Novelist’s Film, The (2022)

Rather underwhelming and at best a minor effort, Hong’s latest explores the nature of being an artist, be it writing, filming or performing, while also functioning as a genteel love letter to his star and muse Kim Min-hee. 

Rating: 3 out of 5.

Review #2,388

Dir. Hong Sang-soo
2022 | South Korea | Drama | 92 mins | 1.85:1 | Korean
PG (passed clean)

Cast: Lee Hye-yeong, Kim Min-hee, Kwon Hae-hyo
Plot: A female novelist takes a long trip to visit a bookstore run by a younger colleague who has fallen out of touch. Along the way, she meets a famous actress.
Awards: Won Grand Jury Prize (Berlinale)
International Sales: Finecut

Accessibility Index
Subject Matter: Moderate – Relationships; Artists
Narrative Style: Straightforward
Pace: Slightly Slow
Audience Type: Slightly Arthouse

Viewed: Screener
Spoilers: No

I’m quite baffled how this won the Grand Jury Prize at the Berlinale, but anything that Hong Sang-soo touches nowadays seems to turn into awards gold. 

The Novelist’s Film could go either way for fans—some might enjoy its lightness of tone and the high contrast black-and-white cinematography; others may lament that it is more of the same from the South Korean auteur, and that there isn’t much to chew on, well except for the scenery, and maybe Kim Min-hee.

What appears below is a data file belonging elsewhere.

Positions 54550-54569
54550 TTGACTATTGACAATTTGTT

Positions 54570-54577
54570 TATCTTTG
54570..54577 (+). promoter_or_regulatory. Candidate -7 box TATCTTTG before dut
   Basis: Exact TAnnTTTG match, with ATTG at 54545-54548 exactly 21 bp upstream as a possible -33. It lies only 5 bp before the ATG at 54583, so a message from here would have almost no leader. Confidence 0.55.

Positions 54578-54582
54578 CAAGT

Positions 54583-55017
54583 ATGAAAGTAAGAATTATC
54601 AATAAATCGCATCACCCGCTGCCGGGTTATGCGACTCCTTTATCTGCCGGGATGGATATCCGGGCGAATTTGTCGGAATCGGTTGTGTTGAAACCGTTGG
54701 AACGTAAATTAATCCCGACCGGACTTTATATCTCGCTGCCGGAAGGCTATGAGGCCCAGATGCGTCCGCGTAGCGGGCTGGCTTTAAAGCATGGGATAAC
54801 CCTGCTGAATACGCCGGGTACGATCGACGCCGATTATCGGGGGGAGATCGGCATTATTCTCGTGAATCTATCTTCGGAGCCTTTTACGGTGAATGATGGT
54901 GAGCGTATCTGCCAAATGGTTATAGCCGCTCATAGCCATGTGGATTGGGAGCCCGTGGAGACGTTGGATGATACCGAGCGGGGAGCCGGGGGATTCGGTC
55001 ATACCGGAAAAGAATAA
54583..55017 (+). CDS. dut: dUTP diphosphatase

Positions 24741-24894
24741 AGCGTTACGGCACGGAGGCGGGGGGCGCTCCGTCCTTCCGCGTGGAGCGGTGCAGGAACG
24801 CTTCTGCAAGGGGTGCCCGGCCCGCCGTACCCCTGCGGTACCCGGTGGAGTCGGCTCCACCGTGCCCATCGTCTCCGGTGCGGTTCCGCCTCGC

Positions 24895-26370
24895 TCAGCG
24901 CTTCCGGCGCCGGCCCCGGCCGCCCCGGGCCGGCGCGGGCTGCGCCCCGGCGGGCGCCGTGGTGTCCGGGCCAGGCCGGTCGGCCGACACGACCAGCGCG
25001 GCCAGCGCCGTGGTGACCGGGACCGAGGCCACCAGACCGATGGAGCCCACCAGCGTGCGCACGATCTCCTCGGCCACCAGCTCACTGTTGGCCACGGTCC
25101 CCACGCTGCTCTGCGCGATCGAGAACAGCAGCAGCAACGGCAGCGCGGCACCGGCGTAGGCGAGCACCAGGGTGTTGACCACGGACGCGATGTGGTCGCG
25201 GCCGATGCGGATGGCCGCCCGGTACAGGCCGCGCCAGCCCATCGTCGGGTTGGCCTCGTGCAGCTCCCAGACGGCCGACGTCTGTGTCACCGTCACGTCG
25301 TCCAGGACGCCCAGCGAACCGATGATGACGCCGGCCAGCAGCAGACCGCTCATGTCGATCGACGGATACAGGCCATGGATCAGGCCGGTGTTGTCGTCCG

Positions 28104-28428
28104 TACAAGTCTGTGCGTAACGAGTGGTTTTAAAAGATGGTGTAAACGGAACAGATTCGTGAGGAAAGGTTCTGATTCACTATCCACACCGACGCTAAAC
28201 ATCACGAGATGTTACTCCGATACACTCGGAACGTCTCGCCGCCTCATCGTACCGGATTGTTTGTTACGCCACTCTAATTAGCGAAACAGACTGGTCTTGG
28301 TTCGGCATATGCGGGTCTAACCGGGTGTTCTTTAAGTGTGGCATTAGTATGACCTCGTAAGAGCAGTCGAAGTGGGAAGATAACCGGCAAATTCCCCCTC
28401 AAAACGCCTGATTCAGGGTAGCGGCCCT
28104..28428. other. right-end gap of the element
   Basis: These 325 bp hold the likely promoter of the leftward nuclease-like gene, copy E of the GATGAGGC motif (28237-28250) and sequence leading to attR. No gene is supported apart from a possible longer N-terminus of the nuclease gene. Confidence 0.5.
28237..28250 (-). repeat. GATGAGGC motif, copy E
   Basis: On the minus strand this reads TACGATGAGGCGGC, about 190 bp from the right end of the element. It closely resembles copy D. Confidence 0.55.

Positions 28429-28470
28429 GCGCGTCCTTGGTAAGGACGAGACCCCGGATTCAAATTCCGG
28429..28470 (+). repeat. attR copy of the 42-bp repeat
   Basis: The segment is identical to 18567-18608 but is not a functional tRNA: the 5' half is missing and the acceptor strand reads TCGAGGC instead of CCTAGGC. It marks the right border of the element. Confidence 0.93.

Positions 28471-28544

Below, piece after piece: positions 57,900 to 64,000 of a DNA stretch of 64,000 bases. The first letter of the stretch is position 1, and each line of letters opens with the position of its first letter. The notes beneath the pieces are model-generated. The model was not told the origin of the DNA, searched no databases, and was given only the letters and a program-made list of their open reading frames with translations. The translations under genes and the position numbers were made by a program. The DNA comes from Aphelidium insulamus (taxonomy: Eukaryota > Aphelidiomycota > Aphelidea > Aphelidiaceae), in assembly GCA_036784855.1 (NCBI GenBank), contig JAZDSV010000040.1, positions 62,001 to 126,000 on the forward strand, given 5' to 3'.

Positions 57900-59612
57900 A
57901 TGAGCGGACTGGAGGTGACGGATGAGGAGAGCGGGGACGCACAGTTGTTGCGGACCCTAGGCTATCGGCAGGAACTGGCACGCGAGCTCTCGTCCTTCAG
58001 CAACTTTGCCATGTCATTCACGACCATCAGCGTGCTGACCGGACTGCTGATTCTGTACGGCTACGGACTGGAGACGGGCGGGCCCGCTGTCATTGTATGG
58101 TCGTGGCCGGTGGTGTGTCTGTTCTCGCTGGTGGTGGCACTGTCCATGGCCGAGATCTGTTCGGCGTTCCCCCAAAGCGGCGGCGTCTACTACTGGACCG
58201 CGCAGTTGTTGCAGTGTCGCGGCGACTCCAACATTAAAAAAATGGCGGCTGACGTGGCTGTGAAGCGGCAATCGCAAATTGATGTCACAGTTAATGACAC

Whether it works for you or not, it’s still impossible to regret watching a Hong film.  Even the most minor of efforts over the years is unmistakably his, and in The Novelist’s Film we get an exploration of what it means to be an artist, not just writing (poet or novelist), filming (director) or performing (actor), but also what it means to not be working. 

“People need to drink once in a while.”

Lee Hye-yeong (who was in Hong’s preceding In Front of Your Face) plays a well-known novelist who has writer’s block and hasn’t written in years, but she wants to film someone, perhaps Kim Min-hee. 

I mean who doesn’t want to film Kim, who has exclusively worked with Hong since 2016’s The Handmaiden, directed by his compatriot Park Chan-wook.  She plays a famous actress who hasn’t acted in years but is compelled to star in the aforesaid novelist’s film. 

In typical Hong style, there are conversational set-pieces held in long takes, often with food and soju.  While The Novelist’s Film is ultimately slight, it is possibly Hong’s most explicitly expressed if genteel love letter to his star and muse.  I’m sure Kim/Kim’s character would feel the same way seeing herself/her character on the big screen.

Grade: B-


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